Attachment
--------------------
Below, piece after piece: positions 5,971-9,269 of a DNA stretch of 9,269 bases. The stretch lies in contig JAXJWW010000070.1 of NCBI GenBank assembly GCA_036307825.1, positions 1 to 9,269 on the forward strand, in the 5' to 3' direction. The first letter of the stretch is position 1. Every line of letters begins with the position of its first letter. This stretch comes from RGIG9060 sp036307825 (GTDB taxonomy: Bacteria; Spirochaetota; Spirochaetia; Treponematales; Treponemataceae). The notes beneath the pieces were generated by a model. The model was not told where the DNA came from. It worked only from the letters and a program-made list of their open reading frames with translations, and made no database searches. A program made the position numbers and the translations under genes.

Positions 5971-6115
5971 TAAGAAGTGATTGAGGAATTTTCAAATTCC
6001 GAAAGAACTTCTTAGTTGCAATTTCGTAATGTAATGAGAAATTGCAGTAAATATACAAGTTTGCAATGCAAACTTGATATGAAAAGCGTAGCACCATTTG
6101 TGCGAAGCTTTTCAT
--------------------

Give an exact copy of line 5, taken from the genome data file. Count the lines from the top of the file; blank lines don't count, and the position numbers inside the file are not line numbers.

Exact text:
6101 TGCGAAGCTTTTCAT